Few people can’t attest to a better training debut than New Zealand’s newest mentor 18-year-old Jack Johnson, with the first greyhound he’s put the polish on Allegro Marshy, saluting at Addington over the 295m last Friday evening.
“It was a bit stressful, but he picked the jump and went good.”
“I was in two-minds when it happened, as sometimes he’s a bit slow away, but when I opened the back of the lids, he was right there ready to jump, so I thought he might bomb it.”
“He jumped pretty good but managed to stay under the rail and the seven managed to roll off the top of the straight and he shot off underneath.”
Allegro Marshy is by Walk Hard out of Allegro Lass and had eleven previous starts, prior to a friend of Johnson’s purchasing him to train on his behalf.
“My friend Josh Hill found the dog, he owns the majority of him and wanted me to train him, but full credit to him for finding me the dog.”
“He looks like he’s going to be pretty promising.”
“I think the boys had a pretty big night and were excited he got the win.”
Despite Jack’s dad Chris Johnson, being a renowned jockey in New Zealand, the youngster admits he always gravitated towards greyhound racing and was eager to become involved in any means possible.
“I’ve always been around the racing game, with my dad being a jockey, but I’ve always loved dogs, ever since I started working with them.”
After scouting for a part-time job, Johnson scored an amazing opportunity with legendary trainers in Dave and Jean Fahey.
“I worked for them for three and a half years and they were successful trainers, I also worked for Matt Roberts for about six months and just took a bit from each of their training aspects to make my own.”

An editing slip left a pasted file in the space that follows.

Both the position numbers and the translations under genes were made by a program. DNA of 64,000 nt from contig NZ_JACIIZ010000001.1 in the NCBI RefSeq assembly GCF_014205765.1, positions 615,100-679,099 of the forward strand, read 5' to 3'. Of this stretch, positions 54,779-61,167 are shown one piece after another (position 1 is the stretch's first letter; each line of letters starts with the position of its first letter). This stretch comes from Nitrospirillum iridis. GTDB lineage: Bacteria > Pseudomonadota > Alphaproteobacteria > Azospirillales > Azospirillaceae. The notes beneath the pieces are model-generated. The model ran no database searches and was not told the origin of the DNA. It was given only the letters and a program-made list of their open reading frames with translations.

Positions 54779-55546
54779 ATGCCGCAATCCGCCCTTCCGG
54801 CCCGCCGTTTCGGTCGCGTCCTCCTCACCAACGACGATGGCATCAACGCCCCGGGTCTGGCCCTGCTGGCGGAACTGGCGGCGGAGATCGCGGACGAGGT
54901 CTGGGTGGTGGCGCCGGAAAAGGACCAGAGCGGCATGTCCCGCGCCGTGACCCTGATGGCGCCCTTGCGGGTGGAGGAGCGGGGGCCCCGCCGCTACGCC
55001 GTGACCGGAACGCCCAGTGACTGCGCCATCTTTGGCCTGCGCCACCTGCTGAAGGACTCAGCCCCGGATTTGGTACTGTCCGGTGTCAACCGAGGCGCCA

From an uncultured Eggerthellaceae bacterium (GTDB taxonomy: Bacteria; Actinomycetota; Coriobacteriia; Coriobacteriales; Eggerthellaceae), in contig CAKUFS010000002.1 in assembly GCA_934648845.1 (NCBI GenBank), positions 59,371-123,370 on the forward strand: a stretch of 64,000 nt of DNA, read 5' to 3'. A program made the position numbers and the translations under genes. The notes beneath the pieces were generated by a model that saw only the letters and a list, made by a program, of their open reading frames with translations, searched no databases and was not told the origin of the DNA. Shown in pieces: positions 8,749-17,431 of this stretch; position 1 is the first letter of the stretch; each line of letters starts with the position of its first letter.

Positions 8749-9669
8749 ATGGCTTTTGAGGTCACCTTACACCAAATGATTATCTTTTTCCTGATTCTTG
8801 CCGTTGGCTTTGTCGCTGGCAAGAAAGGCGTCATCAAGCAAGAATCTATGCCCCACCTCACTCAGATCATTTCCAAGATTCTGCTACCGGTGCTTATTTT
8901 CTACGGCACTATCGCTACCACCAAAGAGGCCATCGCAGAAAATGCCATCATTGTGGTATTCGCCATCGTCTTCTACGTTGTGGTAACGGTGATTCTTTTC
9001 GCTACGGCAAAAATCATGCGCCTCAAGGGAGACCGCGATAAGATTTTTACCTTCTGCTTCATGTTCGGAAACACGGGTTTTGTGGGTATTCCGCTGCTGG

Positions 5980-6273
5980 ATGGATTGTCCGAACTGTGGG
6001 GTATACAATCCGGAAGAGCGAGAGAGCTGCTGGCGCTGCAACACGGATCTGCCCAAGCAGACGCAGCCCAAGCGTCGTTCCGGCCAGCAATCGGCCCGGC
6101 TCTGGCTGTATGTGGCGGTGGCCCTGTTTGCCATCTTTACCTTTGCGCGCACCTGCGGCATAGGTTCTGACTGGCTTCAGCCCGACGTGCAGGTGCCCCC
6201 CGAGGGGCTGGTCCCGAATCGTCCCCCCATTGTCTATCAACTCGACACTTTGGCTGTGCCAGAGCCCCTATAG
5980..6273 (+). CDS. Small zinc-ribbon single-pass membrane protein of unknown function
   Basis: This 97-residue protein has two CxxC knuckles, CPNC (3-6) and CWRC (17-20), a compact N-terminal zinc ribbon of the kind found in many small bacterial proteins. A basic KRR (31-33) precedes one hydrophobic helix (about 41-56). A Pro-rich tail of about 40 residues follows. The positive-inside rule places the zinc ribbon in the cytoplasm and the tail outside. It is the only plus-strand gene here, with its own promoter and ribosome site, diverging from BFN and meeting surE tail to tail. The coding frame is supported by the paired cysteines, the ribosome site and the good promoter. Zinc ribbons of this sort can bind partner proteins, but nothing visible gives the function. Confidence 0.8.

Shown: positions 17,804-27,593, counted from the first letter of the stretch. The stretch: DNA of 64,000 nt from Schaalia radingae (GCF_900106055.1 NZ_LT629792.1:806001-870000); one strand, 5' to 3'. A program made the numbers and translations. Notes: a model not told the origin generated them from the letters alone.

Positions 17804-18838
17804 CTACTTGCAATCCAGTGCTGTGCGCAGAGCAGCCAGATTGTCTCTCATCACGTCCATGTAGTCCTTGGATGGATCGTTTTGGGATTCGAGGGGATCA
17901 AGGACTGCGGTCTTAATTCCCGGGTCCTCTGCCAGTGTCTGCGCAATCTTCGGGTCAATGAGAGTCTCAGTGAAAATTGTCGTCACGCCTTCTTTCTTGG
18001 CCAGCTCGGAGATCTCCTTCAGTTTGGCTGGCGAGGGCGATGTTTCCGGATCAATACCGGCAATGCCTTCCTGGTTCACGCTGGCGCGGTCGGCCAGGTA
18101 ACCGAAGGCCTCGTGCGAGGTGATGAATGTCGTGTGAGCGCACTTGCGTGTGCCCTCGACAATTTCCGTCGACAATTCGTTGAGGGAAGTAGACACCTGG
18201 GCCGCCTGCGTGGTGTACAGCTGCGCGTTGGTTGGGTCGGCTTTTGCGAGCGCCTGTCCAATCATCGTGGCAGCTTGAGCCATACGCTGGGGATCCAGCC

“They get them out of the kennel every day and walk them around, which I find quite helpful.”
“It’s something different to what the other trainers do, and the dogs love it.”
Also divulging into the breeding side of the sport, Johnson has already bred a litter, with the assistance of Fahey. As for his favourite sire, he has a soft spot for Meticulous Lodge star Fabregas, who recently passed away at the age of eleven.
“I like Fabregas, because he seems to have quite a few nice ones on the ground.”
As for the most challenging aspect of training according to Johnson, he reiterated the importance of making sure you treat every dog as an individual and find out what makes them tick.
“Every dog is really different, and you have to find what dog will do what.”
“Some dogs you might need to gallop a bit more, if they’re a bit lazy and need a few more runs before racing.”
As for Johnson’s role models, he looks up to a number of trainers in developing his craft, reiterating you can learn something from everyone.
“Craig Roberts, he’s quite successful and pretty much most trainers I look up too and want to learn off them.”
“They’re always great and willing to give advice.”
As for other challenges being a trainer, Johnson explained the travelling requirements for some tracks are far more diverse than what most trainers are used to either driving or catching a plane.
“Manukau is like twenty-something hours from where I am, and you have to catch the ferry to get there.”
“It’s a different experience that’s for sure.”
As for venturing across to Australia, Johnson didn’t rule out the possibility of making his way across the ditch, given an array of fantastic feature races now on the annual racing calendar.
“If I had one good enough for sure I’d consider travelling across to Australia to contest some of the races there.”
“At some stage of my career, I’d love to just take a dog over and learn from other trainers over there and just watch some of the big races.”
As for his favourite race in Australia, he particularly enjoys the match-race series, with several now staged at various tracks across the country, given greyhounds the opportunity to compete with minimal interference for incredible prizemoney.
Addington Race 11 Race Replay – 16/09/22
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